Get Your Paperwork in Order
When it comes to buying a vintage diamond engagement ring, it should be less about the stone's 4Cs—color, cut, clarity, and carat weight—and more about your love for the overall piece. But that doesn't mean you should forgo certification. "I always encourage people to choose a ring that already has an EGL USA certificate from an independent lab," she says, adding that reputable dealers will also appraise it and confirm it matches the report. "Vintage rings are often one-of-a-kind, and it's hard to replace them. But you do always want to be sure if anything happens to it, you have the option to get a similar stone and quality."
Also, don't be surprised if the evaluation is estimated. Unless the stone is of remarkable value, many jewelers will not unmount it to analyze it, worrying they could damage the setting.
"We can provide somebody with an engagement ring at any price point—even a couple hundred dollars," Doyle says. But vintage isn't always synonymous with budget. "The prices can go all the way up, and you can certainly come across antique rings that to the layperson may not seem expensive at all, but will be very expensive," she explains. While a diamond center stone can be a factor in that cost, when it comes to historical pieces, Doyle says colored stones can be just as collectible. And in the end, the age of the ring and the rarity of it will be the primary reason behind the price tag.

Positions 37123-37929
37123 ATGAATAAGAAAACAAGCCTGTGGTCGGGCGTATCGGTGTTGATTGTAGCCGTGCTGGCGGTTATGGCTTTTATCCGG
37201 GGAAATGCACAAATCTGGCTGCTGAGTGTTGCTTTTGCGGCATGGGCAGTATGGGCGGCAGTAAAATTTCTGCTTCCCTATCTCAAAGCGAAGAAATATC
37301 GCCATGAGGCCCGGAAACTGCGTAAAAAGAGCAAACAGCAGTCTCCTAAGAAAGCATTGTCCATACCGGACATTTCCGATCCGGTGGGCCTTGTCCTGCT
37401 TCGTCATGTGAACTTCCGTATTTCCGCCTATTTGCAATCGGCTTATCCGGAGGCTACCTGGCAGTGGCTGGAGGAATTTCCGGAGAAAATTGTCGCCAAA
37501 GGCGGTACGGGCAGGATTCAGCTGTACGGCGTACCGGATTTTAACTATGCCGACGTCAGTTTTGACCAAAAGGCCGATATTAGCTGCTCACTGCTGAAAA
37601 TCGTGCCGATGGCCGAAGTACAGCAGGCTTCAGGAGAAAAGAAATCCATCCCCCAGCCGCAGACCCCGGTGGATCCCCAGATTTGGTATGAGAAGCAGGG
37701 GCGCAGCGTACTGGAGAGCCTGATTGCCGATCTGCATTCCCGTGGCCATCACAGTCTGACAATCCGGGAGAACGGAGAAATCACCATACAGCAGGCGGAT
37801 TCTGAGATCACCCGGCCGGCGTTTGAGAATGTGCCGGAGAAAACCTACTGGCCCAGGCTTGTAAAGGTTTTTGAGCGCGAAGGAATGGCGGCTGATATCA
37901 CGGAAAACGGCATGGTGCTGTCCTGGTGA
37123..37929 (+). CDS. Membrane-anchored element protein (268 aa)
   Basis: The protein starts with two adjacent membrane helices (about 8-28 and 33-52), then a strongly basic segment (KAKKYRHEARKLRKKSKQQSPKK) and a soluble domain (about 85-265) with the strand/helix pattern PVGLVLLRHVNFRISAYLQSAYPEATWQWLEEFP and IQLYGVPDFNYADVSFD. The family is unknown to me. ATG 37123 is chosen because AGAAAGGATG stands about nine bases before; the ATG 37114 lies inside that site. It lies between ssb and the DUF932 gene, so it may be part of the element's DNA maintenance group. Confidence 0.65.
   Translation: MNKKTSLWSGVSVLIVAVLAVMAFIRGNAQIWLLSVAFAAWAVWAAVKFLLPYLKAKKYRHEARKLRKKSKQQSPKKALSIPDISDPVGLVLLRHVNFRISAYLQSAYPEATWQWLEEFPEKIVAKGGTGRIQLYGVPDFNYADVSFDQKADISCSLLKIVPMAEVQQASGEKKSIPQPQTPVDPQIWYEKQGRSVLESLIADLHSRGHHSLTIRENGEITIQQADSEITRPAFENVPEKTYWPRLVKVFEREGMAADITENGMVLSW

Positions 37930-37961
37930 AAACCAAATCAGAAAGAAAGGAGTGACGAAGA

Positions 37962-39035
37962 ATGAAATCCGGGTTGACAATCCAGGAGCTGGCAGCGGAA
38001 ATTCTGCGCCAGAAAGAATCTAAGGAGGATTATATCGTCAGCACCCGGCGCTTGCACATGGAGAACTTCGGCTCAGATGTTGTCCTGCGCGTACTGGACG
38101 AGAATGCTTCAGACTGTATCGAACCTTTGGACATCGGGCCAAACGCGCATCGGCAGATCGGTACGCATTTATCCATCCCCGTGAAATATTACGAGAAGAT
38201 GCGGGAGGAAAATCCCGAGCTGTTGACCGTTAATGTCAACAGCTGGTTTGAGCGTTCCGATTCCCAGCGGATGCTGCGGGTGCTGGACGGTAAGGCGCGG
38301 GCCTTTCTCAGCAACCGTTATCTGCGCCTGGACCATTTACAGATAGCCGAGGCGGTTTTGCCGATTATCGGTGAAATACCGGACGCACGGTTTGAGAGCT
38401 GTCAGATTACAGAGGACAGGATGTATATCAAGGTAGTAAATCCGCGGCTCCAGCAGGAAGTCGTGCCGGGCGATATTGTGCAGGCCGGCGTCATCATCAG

Uncover What's in a Name
Having Dior or Chanel stitched into an evening gown from another decade can make it invaluable, but the same label mania does not always carry over into jewelry. "Certain designers—or manufacturers—will add a premium to the price of the ring, but it really depends," Doyle says. "For most of our rings, it's more about the design and look than the maker." What she and her customers love most about finding a maker's mark, even if the maker may not be well-known, is that it can add to the story behind the piece. "With it, you can usually tell where it was made and when," she says. "You can get at least a little information."
Create a New Story
When it comes to such a symbolic object, it's no surprise Doyle often finds customers asking about the ring's background. "We often don't know," she explains. "Sometimes you will find a date on the ring, which may correspond to the original owner's wedding or anniversary date. Sometimes there are inscriptions, including names or initials." But she says unless it's a family ring that has been passed down through generations, it's impossible to patch together its existence for better or worse. Instead, she suggests to customers that they view the purchase as a continuum. "When you put the ring on, you can bring it into a whole new beautiful life," she says.